War of words escalates between Worthy, Ficano

Kym Worthy

The war of words between Wayne County Prosecutor Kym Worthy and County Executive Robert Ficano is intensifying.

Worthy held a press conference Wednesday to blast Ficano. She spoke in front of a televised slideshow with media clips detailing the Ficano administration’s ongoing corruption issues.

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Newsmaker Interviews
1:26 pm
Wed March 6, 2013

Budget director John Nixon on impact of sequester on Michigan

Michigan Budget Director John Nixon

With President Obama and Congress failing to come to a budget deal, automatic spending cuts have gone into effect. There have been dire warnings about the impact of those cuts though the effects won’t be felt immediately. But Michigan gets over half its budget from the federal government which means the state will have to face the impact of the cuts if impasse isn't resolved soon. We speak with Budget Director John Nixon.

Economy
5:20 pm
Mon February 25, 2013

Stateside: What does the 'sequester' really mean for Michigan?

What the sequester means for Michigan
whitehouse.gov

The following is a summary of a previously recorded interview. To hear the complete segment, click the audio above.

The term "sequester" is being tossed around all over the news and in Washington D.C. this week, but what does that mean for Michigan?

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Politics & Government
7:37 am
Mon February 25, 2013

In this morning's news: Budget cuts, Detroit bankruptcy, taxes

User: Brother O'Mara flickr

Michigan could loose $140 million if federal budget cuts happen Friday

"The White House says Michigan faces about $140 million in losses if an automatic federal budget cut takes effect Friday, and U.S. Sen. Carl Levin says he's hopeful the deadline pressure will prompt Congress to raise money by closing some tax loopholes. The cuts include $67.7 million in gross pay to 10,000 civilian Defense Department employees in Michigan and $42.2 million to K-12 and disability education programs in the state," the Associated Press reports.

Bankruptcy planning for Detroit

"It appears that officials are laying the groundwork for a so-called 'managed bankruptcy' in Detroit—though they hope that won’t actually happen. A process for going through chapter nine municipal bankruptcy is laid out in the state’s new emergency manager law that kicks in next month. Governor Snyder acknowledges that bankruptcy might be the only way to reduce Detroit’s long-term debt—estimated at more than $14 billion," Sarah Cwiek reports.

Taxes impact low and moderate earners this year

"Changes to Michigan's tax structure are hitting low and moderate earners hard this year. Lawmakers approved changes in 20-11 that cut 1-point-6 billion dollars in business taxes, but raised taxes on individuals. Low-income families could be the hardest hit, with the elimination of the child tax deduction, and a reduction in the Earned Income Tax Credit," Vincent Duffy reports.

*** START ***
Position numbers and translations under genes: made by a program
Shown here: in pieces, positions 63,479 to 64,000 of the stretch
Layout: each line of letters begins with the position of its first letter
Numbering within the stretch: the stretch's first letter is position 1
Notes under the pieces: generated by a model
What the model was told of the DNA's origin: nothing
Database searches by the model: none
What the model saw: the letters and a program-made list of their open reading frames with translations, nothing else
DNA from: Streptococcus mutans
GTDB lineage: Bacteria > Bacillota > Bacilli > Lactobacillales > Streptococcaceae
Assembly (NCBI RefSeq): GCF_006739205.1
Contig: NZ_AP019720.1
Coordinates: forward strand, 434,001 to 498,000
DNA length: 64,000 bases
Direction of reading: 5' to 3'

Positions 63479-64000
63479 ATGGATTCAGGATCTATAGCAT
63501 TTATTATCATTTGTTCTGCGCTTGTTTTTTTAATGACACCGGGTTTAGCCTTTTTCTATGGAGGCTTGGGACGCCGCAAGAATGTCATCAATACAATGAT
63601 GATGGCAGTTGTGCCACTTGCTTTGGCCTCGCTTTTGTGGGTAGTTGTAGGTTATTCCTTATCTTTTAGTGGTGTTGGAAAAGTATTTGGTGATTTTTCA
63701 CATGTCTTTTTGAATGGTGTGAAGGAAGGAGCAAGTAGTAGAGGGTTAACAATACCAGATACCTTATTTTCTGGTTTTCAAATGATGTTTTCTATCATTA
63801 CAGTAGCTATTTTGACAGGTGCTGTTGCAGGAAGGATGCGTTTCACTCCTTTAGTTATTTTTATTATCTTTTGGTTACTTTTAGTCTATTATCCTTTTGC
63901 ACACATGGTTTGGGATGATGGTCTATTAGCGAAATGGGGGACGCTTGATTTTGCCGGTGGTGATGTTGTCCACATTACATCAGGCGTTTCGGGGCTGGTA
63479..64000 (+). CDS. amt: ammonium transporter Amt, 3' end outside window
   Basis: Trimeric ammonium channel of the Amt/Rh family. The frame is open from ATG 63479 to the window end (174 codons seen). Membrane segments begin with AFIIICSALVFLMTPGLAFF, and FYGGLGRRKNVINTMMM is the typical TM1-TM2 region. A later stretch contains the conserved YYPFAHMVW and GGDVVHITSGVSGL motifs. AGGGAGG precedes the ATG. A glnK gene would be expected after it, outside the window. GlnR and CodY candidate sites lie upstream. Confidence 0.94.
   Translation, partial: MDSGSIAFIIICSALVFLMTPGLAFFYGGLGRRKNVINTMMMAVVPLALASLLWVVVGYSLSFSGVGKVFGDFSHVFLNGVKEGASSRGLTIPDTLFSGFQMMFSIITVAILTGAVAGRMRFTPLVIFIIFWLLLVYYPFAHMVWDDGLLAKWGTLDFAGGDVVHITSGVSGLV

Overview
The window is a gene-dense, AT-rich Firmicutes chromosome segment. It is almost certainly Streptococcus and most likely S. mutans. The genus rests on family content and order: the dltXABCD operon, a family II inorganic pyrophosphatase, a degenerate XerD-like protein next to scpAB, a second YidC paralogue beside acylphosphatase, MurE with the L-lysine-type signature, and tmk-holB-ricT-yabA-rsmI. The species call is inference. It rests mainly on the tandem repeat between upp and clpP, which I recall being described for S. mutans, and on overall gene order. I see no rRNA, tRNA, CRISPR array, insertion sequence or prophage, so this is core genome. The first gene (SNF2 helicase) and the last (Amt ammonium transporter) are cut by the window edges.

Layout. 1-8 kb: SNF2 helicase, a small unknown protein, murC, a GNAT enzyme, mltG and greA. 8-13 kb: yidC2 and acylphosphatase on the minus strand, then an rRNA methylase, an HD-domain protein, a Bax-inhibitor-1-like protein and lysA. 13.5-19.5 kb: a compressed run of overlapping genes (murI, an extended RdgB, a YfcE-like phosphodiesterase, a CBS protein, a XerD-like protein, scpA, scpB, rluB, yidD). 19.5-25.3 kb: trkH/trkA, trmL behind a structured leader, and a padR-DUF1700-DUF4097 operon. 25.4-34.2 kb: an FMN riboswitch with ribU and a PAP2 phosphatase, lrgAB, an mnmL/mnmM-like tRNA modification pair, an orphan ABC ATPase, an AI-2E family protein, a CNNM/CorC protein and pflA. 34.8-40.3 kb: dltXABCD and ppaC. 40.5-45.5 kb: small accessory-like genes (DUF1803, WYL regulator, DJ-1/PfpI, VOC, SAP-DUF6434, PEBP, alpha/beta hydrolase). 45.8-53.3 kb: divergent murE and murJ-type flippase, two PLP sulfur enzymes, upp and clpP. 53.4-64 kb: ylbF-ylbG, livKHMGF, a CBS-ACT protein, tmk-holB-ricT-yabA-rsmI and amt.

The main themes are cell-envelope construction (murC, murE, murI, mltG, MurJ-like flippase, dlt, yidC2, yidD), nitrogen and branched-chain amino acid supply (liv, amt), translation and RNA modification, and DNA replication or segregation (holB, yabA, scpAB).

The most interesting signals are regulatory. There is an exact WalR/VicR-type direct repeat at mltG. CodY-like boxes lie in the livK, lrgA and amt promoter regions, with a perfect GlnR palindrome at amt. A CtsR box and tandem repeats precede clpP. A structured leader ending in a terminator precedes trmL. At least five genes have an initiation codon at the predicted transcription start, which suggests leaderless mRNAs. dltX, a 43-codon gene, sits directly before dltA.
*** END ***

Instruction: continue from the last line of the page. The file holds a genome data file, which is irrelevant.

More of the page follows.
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Arts & Culture
11:05 am
Fri February 22, 2013

Why a free bus ride is making art teachers cry with joy

Let's go the to museum: new grant funds art field trips

For art teachers in Michigan, it may be hard to even remember what “good news” feels like.

Between budget cuts, pink slips and declining enrollment, more than 108,000 Michigan kids don’t have any art access in their schools. That’s according to a 2012 statewide survey.

But for some 20,000 students, that’s about to change. They’re getting…a free bus ride.

"The money is just not there."

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Politics & Government
4:35 pm
Fri October 5, 2012

Lansing mayor announces $11 million deficit for next fiscal year

Lansing city hall.
MI SHPO flickr

The city of Lansing faces an $11 million budget deficit in the coming fiscal year.

City officials say the shortfall is due largely to a steep decline in property tax revenues. Rising pension, health care, and salaries are also to blame. The numbers take into account the extra money the city is taking in from a new tax levy voters approved a year ago, but the city has almost reached its constitutional limit on how much money it can raise in new taxes.  In a press release, Mayor Virg Bernero says the funding model for Michigan cities is "broken." 

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Education
5:33 pm
Mon January 30, 2012

Michigan schools may offer more full day kindergarten this fall

user kakisky morgueFile

Full day kindergarten may be in store for more Michigan children, due to changes in the school aid budget.

Schools currently get the same amount of per pupil funding whether they offer half day kindergarten or full day kindergarten. But starting this fall, schools that offer half day kindergarten will see their per pupil funding for those students cut in half.

The state legislature approved the school budget funding change last year.

Here are several different school districts' takes on the changes:

One size does not fit all

Livingston County's Brighton Public Schools currently get the full $7,000 per pupil for half day kindergarten students. They’ll get $3,500 for half day kindergarten students beginning with the 2012 school year.

Greg Gary is superintendent for Brighton area schools. He says the drop in funding is going to hurt his budget, but he refuses to cut half day kindergarten from the schedule:

"Not every kid is going to excel in a full day program. I have two children, and I would have put one in full day kindergarten, and one in half day kindergarten, because kids are different."